Here is an old post for reference: http://www.cornsnakes.com/forums/sho...light=Kastanie
. Briefly, I don't have any interest in making this a "chestnut" post, so I'll briefly recap that gene and then move on to the potentially more interesting "Rosy bloods."
There was a new mutation discovered over the pond that was called "Kastanie" - which basically means "chestnut" in English. Albino "Kastanie" cornsnakes were termed Mandarins (which means "mandarin" OR "tangerine" in English). THEREFORE, I will call them Chestnuts for the purpose of this thread. It is (to the best of everyone's knowledge) a new simple recessive trait. New gene. Whatever. In MY mind, it is like a caramel corn except less yellow and more orange-brown. Babies look kinda anerythristic-ish
. It was believed to originate in Europe and not be in the US yet. That's the brief synopsis. Follow the other link for more info if you care.
NOW, enter Rosy bloods about a decade ago or so.......
I'll skip over the story of how Don got his founding stock since it isn't that relevant to this thread. Needless to say, they date back to a couple of WC Rosy "ratsnakes" from the Keys. I believe they were captured there, but we know how many corns have been released (or escaped) on the islands, so who can guess if this is a new bloodred mutation or the same old one from a released/escaped CB cornsnake? I won't even take a guess, but I will say that the "normals" from the Rosy blood bloodline look like typical, but highly variable, Rosy ratsnakes. There is nothing I see in them to say they are NOT locality, TRUE, Key cornsnakes.
Soooo, some of the Rosy ratsnakes were eventually kept because of distinctive looks (i.e., the PRETTIER ones were kept back as breeders). They had patternless ventrals and diffusion - both of which are common in bloodred corns AND common in some Rosy ratsnake lines. Don crossed his original "pretty" rosy rats to a blood corn, and he got 100% bloodred cornsnakes. This proved that they WERE actually bloodred cornsnakes! Additionally, Don sayed these were some of the best bloodreds he had produced to date. They looked like regular bloods. They did NOT look "Rosy Blood" at all. In hindsight, this SHOULD have convinced him that there was some OTHER gene in play in that colony.
Fast forward to the future and we are only looking at a couple of years ago. Don bred one of his Rosy bloods to a snow corn. Some of those offspring were eventually bred together by someone else. I believe this was last season (2007). In that clutch is an EXACT replica of a chestnut (I believe) and a mandarin (I'm positive on this point). I'm not sure about the chestnut (maybe that part is a mistake on my part), but I'm positive about the mandarin-looking snake. Regretfully, it did not survive. Breeders in Europe have stated these look EXACTLY like the ones they are seeing, and have even went so far to say many of the Rosy bloods behave (in terms of color changes) exactly like what they'd expect from Chestnuts.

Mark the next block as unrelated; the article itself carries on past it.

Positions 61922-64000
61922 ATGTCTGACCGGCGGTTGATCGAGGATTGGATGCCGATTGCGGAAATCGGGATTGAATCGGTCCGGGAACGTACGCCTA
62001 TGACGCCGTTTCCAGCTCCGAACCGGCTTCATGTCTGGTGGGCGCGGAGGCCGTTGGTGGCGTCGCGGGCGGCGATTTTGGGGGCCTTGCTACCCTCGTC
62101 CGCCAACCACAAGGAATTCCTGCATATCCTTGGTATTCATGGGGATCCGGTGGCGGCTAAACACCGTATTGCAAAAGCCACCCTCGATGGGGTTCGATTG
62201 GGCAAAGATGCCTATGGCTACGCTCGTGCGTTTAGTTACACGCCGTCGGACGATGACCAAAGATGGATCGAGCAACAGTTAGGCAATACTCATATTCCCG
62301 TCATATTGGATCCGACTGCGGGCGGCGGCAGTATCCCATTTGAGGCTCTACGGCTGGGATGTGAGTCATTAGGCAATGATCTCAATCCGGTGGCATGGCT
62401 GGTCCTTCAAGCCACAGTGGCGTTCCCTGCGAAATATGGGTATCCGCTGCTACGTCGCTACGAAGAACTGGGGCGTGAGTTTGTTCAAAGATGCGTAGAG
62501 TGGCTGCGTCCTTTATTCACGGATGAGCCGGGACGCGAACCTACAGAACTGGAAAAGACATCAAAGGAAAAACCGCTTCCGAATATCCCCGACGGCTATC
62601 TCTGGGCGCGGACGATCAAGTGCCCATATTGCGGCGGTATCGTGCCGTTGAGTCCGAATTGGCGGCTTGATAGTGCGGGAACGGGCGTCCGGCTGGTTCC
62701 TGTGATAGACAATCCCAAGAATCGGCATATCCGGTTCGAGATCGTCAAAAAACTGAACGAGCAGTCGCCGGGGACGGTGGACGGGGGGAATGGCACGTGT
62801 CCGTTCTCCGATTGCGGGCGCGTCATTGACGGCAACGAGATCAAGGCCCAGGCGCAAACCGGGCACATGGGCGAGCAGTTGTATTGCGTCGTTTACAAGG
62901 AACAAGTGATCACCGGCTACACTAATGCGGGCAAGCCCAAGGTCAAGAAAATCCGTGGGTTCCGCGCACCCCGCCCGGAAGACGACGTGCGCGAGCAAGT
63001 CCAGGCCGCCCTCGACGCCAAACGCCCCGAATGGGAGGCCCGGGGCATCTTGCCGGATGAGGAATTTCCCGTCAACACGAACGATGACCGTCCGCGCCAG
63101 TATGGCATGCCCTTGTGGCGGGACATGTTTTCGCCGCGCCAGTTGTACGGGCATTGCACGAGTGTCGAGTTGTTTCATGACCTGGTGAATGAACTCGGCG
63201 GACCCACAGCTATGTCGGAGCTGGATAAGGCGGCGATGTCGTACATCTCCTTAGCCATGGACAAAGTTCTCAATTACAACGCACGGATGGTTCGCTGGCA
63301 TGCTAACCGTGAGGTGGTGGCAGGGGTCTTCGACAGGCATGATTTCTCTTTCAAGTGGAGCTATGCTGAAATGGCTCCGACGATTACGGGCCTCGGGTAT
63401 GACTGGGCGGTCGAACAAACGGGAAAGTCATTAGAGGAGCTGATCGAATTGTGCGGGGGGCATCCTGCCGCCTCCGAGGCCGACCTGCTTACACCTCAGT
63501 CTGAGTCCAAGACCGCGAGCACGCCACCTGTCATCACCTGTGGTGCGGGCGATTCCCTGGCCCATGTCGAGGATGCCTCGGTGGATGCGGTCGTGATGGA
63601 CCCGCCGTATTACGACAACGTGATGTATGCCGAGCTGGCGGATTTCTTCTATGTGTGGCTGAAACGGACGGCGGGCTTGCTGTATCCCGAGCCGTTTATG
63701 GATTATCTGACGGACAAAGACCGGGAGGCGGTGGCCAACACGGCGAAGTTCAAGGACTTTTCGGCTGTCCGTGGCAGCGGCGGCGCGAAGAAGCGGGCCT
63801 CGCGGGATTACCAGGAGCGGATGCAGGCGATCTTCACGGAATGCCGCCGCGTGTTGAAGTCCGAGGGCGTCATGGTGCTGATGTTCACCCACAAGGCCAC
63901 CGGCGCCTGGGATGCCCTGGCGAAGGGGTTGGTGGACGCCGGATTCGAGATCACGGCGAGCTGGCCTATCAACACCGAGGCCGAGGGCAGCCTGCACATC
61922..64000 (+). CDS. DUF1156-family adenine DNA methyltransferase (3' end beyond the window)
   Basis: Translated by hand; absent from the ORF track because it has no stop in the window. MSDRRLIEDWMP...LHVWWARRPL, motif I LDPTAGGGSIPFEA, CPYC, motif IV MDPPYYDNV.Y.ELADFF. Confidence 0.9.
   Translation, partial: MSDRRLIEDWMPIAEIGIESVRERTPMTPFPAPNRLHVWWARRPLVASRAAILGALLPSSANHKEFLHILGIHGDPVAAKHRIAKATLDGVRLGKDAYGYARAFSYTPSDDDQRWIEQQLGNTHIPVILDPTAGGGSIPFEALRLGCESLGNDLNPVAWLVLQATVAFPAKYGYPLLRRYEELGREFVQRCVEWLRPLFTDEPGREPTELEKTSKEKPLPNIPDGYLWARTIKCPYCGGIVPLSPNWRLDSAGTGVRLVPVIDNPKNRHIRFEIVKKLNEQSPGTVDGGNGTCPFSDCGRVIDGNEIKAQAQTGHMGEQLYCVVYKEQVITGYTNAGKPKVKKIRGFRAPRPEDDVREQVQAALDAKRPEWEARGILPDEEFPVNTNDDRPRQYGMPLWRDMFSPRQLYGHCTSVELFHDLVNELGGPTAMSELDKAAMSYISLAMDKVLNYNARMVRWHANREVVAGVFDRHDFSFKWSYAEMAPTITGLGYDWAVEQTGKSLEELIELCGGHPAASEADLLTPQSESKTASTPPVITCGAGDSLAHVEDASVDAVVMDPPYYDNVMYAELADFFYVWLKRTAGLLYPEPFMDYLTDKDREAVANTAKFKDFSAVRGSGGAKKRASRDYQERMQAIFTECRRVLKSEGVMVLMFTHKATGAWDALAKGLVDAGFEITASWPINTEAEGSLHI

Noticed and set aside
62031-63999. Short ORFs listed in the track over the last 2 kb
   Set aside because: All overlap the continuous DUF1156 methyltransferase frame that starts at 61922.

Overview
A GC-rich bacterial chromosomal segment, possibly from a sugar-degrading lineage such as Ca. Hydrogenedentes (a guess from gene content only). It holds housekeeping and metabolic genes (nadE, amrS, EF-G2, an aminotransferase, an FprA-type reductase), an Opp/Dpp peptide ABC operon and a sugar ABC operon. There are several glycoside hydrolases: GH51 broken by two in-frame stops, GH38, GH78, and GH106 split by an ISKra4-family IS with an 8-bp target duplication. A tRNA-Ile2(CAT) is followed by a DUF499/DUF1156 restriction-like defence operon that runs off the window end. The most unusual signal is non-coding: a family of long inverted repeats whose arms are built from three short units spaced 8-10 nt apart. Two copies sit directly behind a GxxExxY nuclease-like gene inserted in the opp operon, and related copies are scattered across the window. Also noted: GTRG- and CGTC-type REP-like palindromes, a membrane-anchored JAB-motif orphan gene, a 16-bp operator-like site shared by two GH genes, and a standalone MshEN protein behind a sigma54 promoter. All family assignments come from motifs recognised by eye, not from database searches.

Obviously, there is more to the story than this, but that's the gist of it. The above (and some other factors) have many of us convinced these are LIKELY chestnut bloodred cornsnakes of Rosy ratsnake descent. Is Don positive? No, not yet. (I believe Rob's came from Don, but he can answer THAT question for sure.) These have NOT been conclusively tested against a known chestnut yet!
Let me restate this for clarity: lots of us are 95% confinced this will turn out to be the chestnut mutation, but it has NOT be confirmed through trail breedings yet. THAT process is underway, but it is NOT known conclusively yet.
This is exactly why Don is selling them as "Rosy Bloods." Notice that Don has NOT offered any chestnuts for sale. Not does he call them chestnuts. There is just a darn good possibility that Rosy bloods may be chestnuts! I will be shocked if it turns out NOT to be chestnut unless it turns out to be a NEW chestnut-like gene instead. I am having trouble believing it will turn out to be nothing. Either way, Don (and probably Rob for that matter) is NOT claiming that these are chestnut bloods.....but there is no secret he just THINKS that they are. My words, and I don't mean to put words in Don's mouth.
Now, if these really ARE chestnuts
(and assume that they are for the sake or argument), the big question is as follows: Are all "Rosy Bloods" chestnut bloods or just some of them?
The answer is more complex that we'd first think. Some from this line aren't bloods (but might be chestnuts since they look like "brown Rosy Rats), so we can ignore them. Some of the Rosy bloods are REALLY orange. Are these chestnuts or are they too colorful? We don't know yet. Is it possible that some are true chestnut bloods while others are just bloodred Key Corns (not chestnuts)? Don isn't sure that is very likely, but I haven't personally accepted that ALL of the snakes called "Rosy bloods" are chestnuts.
Either way, from what I've seen, Rosy bloods are pretty variable. Either the chestnut blood combo is very variable or NOT all of the "Rosy Bloods" are chestnut bloods even if some of them ARE. Sooooo, more breeding trails needed in the future, right? BINGO! It's underway, of course. Maybe only some will be found to be chestnuts - or maybe all of them will be chestnuts because his main breeder pair are both chestnuts???? Again, this is another reason why they are still called "Rosy Bloods" and not definitively called chestnut bloods. If they DO turn out to be chestnut bloods, the $500 price tag is a super good deal. I'll admit I'm betting on that horse and acquiring some more!
To date (to the best of my knowledge), Rosy bloods (using the most chestnut-looking male Don owns) have been bred into butter motley, snow motley het striped, ghost striped, sunkissed, and (of course) female Rosy Bloods.
Anyway, here are a few images of "Rosy" / possible chestnut bloodred corns! All of them are Don Soderberg / SMR images that are posted with permission.